Other times — rarely — I feel as if I’ve walked into Dudsville.
But that’s part of the surprise. What appeals to me is the energy of the place — the sense of ideas percolating, of boundaries being pushed, of lifting the veil on the process of making art.
And here’s a video I made while doing the story:
I wish you could all go out on an assignment with Fresno Bee photographer John Walker. I love to watch him walk into a situation — whether it be a story about an esoteric visual artist, a shoot for a complicated theater production or an emotional, heart-tugging profile — and figure out the best visuals. John likes to talk to people, and his soft-spoken curiosity often steers me toward aspects of a story that I hadn’t thought of exploring.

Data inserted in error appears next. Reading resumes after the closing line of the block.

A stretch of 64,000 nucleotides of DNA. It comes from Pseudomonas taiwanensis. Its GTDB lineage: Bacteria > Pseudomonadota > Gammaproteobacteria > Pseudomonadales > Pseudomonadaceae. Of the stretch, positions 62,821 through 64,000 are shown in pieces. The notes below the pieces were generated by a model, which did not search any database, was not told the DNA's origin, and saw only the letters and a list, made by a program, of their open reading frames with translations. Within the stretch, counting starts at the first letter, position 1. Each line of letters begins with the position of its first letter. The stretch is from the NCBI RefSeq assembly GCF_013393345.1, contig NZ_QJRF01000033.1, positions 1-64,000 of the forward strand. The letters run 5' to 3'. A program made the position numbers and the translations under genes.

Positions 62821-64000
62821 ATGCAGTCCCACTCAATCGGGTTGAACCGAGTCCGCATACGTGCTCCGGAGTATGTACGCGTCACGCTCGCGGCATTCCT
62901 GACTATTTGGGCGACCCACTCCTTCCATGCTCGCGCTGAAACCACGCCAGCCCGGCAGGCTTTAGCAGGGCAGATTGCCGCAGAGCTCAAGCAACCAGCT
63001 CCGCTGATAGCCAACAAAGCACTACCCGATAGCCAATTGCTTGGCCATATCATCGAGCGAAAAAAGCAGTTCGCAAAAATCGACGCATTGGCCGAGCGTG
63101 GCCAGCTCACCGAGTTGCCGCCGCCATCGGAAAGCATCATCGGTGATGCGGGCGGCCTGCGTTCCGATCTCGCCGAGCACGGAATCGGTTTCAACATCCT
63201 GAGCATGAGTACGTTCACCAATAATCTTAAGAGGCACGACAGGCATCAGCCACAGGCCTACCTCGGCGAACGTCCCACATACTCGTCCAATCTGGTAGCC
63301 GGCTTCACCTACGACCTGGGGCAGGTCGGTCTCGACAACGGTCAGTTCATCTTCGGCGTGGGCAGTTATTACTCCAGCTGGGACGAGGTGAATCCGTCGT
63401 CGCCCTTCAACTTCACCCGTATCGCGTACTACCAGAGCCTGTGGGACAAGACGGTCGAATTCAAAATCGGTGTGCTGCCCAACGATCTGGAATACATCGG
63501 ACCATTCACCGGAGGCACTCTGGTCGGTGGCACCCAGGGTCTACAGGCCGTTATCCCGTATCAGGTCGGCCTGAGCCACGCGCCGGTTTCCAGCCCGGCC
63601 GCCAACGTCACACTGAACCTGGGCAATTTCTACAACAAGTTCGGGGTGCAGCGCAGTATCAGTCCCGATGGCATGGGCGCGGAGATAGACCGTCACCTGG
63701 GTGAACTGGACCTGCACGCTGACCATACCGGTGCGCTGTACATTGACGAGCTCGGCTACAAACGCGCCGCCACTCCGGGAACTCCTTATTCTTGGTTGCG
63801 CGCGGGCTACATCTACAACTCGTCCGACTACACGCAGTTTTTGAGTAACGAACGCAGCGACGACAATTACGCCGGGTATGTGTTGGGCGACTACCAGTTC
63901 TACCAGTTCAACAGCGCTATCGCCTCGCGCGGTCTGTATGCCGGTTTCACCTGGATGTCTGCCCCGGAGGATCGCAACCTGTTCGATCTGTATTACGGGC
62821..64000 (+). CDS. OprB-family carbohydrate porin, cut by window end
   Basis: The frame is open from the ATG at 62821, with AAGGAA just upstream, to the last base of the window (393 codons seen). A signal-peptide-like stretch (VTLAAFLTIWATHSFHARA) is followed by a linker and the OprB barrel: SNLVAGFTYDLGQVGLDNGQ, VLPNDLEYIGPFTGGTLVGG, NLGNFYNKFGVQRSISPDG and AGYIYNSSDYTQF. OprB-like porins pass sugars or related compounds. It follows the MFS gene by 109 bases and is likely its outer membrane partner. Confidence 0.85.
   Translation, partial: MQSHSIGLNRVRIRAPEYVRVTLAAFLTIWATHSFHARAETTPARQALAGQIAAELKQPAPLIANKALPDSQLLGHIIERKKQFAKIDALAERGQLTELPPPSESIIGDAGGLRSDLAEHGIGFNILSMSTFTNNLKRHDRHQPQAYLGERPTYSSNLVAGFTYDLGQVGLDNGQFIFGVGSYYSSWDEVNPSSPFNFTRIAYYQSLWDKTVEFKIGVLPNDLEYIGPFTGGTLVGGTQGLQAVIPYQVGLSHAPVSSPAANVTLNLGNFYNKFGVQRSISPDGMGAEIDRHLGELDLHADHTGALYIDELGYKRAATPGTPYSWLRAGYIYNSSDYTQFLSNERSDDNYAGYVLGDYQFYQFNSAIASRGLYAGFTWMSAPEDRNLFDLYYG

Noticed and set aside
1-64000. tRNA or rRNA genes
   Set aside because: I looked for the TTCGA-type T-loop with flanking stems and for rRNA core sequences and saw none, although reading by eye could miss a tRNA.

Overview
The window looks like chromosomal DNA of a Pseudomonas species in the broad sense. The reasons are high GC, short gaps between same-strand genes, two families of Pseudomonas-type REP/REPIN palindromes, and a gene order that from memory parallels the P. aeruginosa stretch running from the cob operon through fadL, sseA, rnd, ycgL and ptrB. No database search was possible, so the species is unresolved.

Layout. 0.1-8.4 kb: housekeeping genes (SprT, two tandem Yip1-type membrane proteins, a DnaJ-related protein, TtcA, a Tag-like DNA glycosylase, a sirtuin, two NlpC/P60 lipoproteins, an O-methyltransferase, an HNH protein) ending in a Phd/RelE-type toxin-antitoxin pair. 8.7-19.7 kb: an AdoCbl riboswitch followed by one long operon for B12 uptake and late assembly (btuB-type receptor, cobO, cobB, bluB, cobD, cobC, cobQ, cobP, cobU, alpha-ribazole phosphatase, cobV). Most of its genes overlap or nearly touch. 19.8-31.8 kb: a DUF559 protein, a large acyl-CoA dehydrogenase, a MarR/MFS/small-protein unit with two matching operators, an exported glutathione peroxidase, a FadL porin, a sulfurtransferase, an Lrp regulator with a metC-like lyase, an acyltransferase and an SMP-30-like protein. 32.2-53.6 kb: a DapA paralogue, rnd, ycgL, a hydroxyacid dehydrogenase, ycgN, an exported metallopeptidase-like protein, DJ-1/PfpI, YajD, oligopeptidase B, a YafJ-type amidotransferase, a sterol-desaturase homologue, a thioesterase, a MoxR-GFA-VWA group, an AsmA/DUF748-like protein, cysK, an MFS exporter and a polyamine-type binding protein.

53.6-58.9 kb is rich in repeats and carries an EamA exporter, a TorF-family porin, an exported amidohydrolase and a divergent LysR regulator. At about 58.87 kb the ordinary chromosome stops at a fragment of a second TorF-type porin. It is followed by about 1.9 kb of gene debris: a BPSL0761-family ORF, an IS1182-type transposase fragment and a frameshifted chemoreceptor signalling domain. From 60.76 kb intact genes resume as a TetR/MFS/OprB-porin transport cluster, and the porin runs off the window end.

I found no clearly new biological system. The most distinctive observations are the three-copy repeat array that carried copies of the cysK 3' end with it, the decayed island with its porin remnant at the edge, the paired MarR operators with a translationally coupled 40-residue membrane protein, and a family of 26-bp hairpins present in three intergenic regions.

He’s been shooting photos professionally for nearly 35 years, and he picked about 50 images for his new ArtHop show, which will be held 5-8 p.m. Thursday in The Bee’s front lobby. With the wealth of images that John has made over the decades, it was hard narrowing them down to a relative few.
I caught up with him for an interview.
How would you describe your photographer’s “eye”? Do you think it’s something you learned or were born with?
Personally, I think either you have it or you don’t. I don’t think it’s something you can learn. The technical side of it you can learn, and it’s pretty easy these days with all the high-end cameras on the market, with auto-everything. It’s possible for almost anyone to make decent photographs — to emulate others’ work, but in the end it’s vision that is the most important, this intangible element. This is what makes photography exciting … everyone sees things differently. A lot goes into making a really good photo: composition, lensing, lighting, timing, but mainly it’s the ability to “see” and have the vision of making it all work together.